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Women on the Pill Need Not Worry about Allergy Season Antibiotics

PHOTO: A belief that birth control pill effectiveness can be reduced by antibiotics is largely a misunderstanding, according to Planned Parenthood Arizona. Photo credit: National Organization for Women.
PHOTO: A belief that birth control pill effectiveness can be reduced by antibiotics is largely a misunderstanding, according to Planned Parenthood Arizona. Photo credit: National Organization for Women.
April 3, 2014

PHOENIX - It's the season for allergies and sinus infections, and there's a concern among women that fighting the sniffles with antibiotics can reduce the effectiveness of their birth control pills. According to Planned Parenthood Arizona physician Dr. Laura Dalton, that belief is largely a "misunderstanding." She said there's only one class of antibiotic, commonly used to treat tuberculosis and known as Rifampin, that decreases contraceptive effectiveness.

"We don't have any evidence from studies that show the other types of antibiotics affect the concentration of contraception in the bloodstream," the physician said.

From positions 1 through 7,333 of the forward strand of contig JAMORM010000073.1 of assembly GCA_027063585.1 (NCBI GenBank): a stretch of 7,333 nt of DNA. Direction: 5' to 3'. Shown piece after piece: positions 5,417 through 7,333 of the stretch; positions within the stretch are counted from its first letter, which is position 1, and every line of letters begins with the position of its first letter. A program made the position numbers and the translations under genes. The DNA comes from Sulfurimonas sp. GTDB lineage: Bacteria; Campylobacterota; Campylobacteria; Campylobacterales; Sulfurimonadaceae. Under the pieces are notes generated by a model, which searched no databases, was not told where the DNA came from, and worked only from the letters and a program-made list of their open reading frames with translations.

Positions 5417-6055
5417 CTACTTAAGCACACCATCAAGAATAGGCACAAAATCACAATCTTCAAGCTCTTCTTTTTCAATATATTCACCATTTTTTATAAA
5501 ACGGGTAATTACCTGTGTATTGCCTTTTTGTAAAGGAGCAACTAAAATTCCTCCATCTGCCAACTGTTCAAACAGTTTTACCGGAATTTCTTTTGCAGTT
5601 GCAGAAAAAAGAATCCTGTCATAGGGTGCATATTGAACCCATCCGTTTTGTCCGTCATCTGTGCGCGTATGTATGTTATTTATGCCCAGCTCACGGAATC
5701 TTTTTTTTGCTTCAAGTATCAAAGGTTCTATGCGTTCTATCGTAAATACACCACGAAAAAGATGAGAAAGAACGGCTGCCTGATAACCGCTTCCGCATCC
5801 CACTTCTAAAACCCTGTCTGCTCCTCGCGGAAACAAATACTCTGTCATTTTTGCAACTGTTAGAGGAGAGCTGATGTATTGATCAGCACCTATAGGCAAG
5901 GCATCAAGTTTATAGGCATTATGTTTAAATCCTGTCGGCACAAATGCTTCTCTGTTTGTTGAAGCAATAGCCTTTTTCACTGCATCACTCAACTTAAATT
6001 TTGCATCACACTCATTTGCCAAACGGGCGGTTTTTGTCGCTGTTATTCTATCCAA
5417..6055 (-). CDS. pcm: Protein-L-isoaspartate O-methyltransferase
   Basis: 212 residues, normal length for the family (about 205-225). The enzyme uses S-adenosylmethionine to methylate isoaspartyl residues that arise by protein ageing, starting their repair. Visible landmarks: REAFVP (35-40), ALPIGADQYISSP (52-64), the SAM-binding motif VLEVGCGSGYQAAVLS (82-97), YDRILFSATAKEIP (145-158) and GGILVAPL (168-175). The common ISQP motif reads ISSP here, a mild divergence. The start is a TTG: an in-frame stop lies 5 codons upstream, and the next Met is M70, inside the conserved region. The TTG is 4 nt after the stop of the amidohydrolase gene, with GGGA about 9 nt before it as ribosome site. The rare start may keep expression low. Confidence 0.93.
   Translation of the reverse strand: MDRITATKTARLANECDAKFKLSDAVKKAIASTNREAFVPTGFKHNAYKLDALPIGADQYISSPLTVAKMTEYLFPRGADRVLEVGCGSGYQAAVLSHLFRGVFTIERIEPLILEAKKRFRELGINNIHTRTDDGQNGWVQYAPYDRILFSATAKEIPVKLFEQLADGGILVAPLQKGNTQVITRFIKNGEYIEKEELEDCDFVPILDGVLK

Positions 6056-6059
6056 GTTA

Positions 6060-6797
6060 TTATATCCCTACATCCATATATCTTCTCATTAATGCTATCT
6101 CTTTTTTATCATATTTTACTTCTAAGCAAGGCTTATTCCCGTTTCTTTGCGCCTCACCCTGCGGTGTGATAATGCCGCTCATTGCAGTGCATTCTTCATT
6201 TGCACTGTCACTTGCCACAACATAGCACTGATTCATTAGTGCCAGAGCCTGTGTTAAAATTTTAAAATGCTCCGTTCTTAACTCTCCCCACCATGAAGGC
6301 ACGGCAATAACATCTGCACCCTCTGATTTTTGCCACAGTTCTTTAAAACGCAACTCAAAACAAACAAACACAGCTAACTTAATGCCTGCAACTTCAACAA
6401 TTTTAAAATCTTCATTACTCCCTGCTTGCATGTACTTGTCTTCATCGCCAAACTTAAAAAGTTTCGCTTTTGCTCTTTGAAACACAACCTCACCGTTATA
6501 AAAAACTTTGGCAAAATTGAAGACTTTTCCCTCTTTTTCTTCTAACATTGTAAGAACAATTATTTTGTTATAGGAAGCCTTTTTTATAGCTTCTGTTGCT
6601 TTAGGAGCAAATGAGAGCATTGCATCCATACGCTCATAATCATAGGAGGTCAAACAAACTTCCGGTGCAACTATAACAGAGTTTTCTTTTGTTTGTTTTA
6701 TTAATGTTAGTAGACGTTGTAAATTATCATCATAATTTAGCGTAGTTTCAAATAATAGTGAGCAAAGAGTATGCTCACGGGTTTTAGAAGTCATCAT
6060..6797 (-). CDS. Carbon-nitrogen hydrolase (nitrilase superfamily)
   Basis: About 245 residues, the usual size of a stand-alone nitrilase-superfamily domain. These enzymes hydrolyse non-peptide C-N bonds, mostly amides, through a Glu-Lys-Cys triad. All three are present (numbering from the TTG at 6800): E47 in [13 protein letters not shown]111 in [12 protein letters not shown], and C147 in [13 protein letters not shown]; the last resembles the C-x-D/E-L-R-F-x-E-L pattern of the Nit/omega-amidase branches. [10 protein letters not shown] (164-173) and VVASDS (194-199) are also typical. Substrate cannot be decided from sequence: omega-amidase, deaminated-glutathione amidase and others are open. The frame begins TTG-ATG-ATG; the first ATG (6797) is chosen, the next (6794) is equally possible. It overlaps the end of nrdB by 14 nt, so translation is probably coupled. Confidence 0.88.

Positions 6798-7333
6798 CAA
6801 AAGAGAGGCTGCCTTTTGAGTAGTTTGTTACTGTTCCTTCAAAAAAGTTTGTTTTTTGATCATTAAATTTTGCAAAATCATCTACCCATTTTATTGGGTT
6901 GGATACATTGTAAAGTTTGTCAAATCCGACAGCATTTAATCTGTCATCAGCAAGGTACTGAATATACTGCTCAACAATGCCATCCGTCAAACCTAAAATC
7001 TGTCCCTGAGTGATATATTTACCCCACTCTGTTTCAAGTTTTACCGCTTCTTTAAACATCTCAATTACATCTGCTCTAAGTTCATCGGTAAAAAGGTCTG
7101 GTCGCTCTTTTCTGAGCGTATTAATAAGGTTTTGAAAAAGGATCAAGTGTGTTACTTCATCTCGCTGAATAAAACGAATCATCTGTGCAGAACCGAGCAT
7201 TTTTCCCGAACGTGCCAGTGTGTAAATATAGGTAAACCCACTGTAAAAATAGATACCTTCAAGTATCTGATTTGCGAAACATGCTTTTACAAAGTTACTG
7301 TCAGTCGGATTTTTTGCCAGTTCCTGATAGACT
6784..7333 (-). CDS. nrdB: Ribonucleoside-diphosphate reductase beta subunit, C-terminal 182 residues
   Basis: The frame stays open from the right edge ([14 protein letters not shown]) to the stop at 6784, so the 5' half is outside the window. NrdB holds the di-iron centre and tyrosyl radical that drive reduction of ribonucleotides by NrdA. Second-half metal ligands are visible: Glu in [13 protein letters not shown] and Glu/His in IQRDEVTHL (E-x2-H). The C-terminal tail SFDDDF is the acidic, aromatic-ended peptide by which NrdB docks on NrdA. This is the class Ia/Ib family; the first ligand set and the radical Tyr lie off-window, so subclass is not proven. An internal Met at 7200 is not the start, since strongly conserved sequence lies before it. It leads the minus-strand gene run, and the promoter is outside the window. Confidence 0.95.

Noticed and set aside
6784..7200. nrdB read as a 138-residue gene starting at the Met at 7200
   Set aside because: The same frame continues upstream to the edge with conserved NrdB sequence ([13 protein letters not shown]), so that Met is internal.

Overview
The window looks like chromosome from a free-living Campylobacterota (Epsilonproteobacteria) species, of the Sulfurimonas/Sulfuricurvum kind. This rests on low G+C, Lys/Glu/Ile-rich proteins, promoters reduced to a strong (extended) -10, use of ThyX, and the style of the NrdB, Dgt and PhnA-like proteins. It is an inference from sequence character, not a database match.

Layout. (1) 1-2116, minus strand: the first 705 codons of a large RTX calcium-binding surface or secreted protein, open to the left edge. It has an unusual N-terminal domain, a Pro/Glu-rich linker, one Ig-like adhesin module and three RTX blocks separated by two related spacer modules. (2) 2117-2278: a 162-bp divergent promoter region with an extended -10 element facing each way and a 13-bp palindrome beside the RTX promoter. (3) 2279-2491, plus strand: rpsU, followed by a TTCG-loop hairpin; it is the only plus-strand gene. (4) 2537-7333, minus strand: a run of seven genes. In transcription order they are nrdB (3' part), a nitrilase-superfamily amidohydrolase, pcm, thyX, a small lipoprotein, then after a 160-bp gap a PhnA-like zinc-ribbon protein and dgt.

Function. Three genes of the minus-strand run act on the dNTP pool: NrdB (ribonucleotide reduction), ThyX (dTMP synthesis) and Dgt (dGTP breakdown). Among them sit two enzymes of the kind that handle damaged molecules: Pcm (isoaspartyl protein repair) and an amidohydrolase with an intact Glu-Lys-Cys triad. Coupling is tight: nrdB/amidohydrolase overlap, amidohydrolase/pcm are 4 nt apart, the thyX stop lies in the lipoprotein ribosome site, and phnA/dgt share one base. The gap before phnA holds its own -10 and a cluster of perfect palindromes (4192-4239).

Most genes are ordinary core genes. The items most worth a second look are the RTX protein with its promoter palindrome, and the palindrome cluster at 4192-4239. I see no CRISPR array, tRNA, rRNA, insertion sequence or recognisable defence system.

But Dalton cautioned that side effects from antibiotics, such as vomiting or excessive diarrhea, can affect the absorption of birth control medications.

She said a woman's physician should be knowledgeable, both about contraception and whatever medical condition the patient is being treated for.

"If you have other health conditions such as hypertension, diabetes, and make sure that provider can give you the right precautions for any side effects that you may develop beyond those medications, and if the birth control method that you're using is the right method for whatever preexisting conditions you have, or any new medications they may be prescribing," that should suffice, she said.

Dalton said it's always safer and more effective to use two forms of birth control, whether a woman is taking an antibiotic or not.

"At Planned Parenthood, we always recommend that you use the barrier method, or a condom, to protect yourself against sexually-transmitted infections, in addition to using other forms of contraception, such as birth control pills or IUDs," she advised.

Dalton noted that Planned Parenthood now provides primary care services at three of its Phoenix area centers, in addition to family planning.

Doug Ramsey, Public News Service - AZ